Madhava Reddy, J.
1. This reference under Section 27(2) of the W.T. Act, raises the following two questions for our decision :
' (1) Whether, on the facts and in the circumstances of the case, the Appellate Tribunal is justified in fixing the market value on the relevant valuation date at Rs. 14,05,536 in respect of the assessee's right to compensation ior the lands acquired by the Government under the R.A.I.P. Act, 1952?
(2) Whether, on the facts and in the circumstances of the case, the Appellate Tribunal is justified in fixing the market value on the relevant valuation date at nil in respect of the assessee's right to compensation for the lands acquired by the Government under the R.A.I.P. Act, 1952 '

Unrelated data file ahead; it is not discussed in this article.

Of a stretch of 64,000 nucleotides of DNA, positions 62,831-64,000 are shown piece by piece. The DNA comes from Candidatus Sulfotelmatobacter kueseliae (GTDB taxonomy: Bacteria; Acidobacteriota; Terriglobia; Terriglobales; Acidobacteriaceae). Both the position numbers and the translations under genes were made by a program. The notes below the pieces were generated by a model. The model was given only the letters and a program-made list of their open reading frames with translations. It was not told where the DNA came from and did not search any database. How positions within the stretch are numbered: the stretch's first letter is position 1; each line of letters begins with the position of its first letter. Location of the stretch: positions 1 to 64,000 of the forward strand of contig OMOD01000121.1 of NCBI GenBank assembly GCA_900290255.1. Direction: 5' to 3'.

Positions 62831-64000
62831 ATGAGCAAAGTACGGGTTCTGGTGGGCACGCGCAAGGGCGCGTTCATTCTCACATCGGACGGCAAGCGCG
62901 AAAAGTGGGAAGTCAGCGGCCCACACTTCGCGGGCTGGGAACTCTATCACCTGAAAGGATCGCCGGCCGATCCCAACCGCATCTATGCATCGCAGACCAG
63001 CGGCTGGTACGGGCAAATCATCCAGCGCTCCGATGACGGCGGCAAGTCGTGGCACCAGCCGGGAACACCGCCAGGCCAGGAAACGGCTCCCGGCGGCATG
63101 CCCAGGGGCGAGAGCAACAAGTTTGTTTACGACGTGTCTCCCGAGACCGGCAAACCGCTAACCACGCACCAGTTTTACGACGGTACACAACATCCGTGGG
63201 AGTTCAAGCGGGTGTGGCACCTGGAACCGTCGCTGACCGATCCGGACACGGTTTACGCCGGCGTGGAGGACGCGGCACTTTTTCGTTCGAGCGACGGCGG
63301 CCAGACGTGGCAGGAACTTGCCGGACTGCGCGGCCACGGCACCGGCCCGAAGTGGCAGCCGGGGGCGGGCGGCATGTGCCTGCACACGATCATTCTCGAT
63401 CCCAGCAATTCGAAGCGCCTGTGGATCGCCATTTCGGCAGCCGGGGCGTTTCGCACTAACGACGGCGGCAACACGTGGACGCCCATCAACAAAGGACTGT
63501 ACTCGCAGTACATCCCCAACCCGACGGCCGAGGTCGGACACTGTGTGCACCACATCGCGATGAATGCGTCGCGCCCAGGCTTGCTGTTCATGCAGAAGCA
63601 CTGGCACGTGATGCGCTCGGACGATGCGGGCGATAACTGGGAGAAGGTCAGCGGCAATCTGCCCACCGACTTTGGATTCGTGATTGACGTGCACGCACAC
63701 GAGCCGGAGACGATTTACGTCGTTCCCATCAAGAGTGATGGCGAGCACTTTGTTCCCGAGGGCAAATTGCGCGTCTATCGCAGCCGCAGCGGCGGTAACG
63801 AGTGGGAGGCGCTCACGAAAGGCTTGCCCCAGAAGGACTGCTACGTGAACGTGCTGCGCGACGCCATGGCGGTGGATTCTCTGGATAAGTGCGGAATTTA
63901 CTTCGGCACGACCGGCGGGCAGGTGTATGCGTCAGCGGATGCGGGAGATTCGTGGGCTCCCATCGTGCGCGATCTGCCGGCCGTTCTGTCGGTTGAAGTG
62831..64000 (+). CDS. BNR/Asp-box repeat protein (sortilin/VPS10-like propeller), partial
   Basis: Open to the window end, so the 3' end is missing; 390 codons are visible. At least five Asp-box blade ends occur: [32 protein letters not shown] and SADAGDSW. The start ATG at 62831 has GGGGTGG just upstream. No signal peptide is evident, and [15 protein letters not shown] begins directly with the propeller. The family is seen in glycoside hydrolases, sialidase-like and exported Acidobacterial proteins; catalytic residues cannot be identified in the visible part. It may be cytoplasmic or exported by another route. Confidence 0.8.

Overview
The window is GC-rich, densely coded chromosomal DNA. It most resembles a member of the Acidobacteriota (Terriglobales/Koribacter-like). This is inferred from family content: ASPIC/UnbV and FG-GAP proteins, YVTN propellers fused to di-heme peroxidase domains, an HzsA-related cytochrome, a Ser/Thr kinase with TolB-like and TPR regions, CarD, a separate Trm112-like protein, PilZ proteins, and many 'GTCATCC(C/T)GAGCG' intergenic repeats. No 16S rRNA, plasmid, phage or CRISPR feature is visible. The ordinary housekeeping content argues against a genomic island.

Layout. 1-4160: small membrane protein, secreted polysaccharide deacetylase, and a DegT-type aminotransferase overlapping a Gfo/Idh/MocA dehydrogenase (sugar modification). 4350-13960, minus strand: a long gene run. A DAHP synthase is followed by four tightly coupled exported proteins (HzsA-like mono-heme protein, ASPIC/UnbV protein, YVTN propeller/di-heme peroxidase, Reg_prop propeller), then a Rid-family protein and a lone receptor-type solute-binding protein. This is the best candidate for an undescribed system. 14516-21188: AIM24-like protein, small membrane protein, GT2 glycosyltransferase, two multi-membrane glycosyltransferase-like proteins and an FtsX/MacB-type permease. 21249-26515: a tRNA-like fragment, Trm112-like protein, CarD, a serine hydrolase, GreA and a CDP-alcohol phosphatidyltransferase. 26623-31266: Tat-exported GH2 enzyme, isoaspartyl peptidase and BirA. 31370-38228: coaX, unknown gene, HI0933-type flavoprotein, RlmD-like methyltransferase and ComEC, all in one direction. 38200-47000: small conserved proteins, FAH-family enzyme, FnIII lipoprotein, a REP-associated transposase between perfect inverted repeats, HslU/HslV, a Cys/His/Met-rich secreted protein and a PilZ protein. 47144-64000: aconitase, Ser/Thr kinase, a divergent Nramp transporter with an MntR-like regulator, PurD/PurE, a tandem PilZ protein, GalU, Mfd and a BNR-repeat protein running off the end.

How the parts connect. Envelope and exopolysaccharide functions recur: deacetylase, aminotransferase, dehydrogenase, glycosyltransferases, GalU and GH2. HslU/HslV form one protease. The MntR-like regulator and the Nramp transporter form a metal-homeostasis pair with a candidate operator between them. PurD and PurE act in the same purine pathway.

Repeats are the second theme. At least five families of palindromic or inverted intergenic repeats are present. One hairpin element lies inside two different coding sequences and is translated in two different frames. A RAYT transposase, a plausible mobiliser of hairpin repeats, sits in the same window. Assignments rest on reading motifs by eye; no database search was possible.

2. The few facts necessary to appreciate how these questions arise may be briefly referred : Acs. 36.22 guntas of land situated in Hyderabad Urban Taluk belonging to the assessee who is an individual was acquired by the Collector and District Magistrate, Hyderabad, under the provisions of the Requisitioning and Acquisition of Immovable Property Act (XXX of 1952) (hereinafter referred to for short as ' the R.A.I.P. Act '). The assessee laid a claim before the Collector for payment of compensation of Rs. 1,15,86,500 and 15% solatium thereon for the property acquired. The Collector paid a sum of Rs. 14,05,536 to the assessee during the period relevant for the assessment year 1970-71. The WTO noticing during the course of the assessment proceedings for the assessment year 1970-71 that the assessee had made a claim for compensation and solatium of Rs. 1,15,86,500, assessed the assessee to wealth-tax on a sum of Rs. 1,33,24,475 inclusive of solatium. The assessee claimed that he cannot be assessed for any amount over and above Rs. 14,05,536 which was the amount paid by the Collector and for the succeeding assessment year 1971-72 he claimed that the entire amount of Rs. 14,05,536 was invested for acquiring other assets which were accounted and no further amount which may be received by way of compensation on an ultimate decision of the case could be added, much less the amount of compensation claimed by him be treated as wealth for the purpose of assessment of tax under the W.T. Act. The WTO rejected his contention and treated the entire amount of compensation claimed by him as his wealth and assessed him to wealth-tax. The assessee carried the matter in appeal. The AAC who disposed of the appeal by his order dated September 30, 1972, observed that the compensation claimed by the assessee was not yet quantified by the Government under the R.A.I.P. Act, though entitlement to compensation arose in March, 1970, when the land was acquired. In these circumstances, the quantum of compensation receivable by the assessee as on the respective valuation date was an unascertained amount. The AAC further observed that the Government having committed itself to pay a minimum sum of Rs. 21,08,304 as compensation subject to further proceedings contemplated under the R.A.I.P. Act, paid a sum of Rs. 14,05,536, and the tax payable by the assessee would be assessed on Rs. 21,08,304 and not Rs. 1,33,24,475. But at the same time, the AAC directed that the balance of tax demand be kept in abeyance pending final determination of compensation. Accordingly, he partly allowed the appeal. The assessee preferred an appeal to the Appellate Tribunal and the Appel-late Tribunal held that the market value of the right to compensation was to be estimated and that had to be estimated on the basis of the price which this right would fetch if sold in the open market on the relevant valuation dates. The WTO erred in not assessing this value and in taking the figure claimed by the assessee as compensation before the District Collector as the basis for assessing the wealth-tax. The Tribunal categorically observed that the sum of Rs. 1,33,24,475 could never be taken as the market value of the property or the right to receive compensation for the land acquired. It also observed thateven the sum of Rs. 21,08,304, considered by the Appellate Assistant Commissioner as the amount of compensation receivable by the assessee was also not correct, for, that amount was only determined tentatively subject to the final order and also because the title of the assessee itself was questioned by one Mohd. Osman Ali Khan and an arbitrator was appointed by the Government to go into that question. As the arbitration proceedings were not yet completed by the dates relevant for the assessment years in question and the assessee had received only Rs. 14,05,536 by April 2, 1970, it directed that amount to be taken as the basis for assessing the wealth-tax for the assessment year 1970-71. For the assessment year 1971-72, the Tribunal was of the view that the value of the right to receive compensation for the assessment year was ' nil ', for the matter was still pending and in view of the dispute raised, no further amount could be added to the assessee's wealth for the purpose of determining his wealth-tax liability.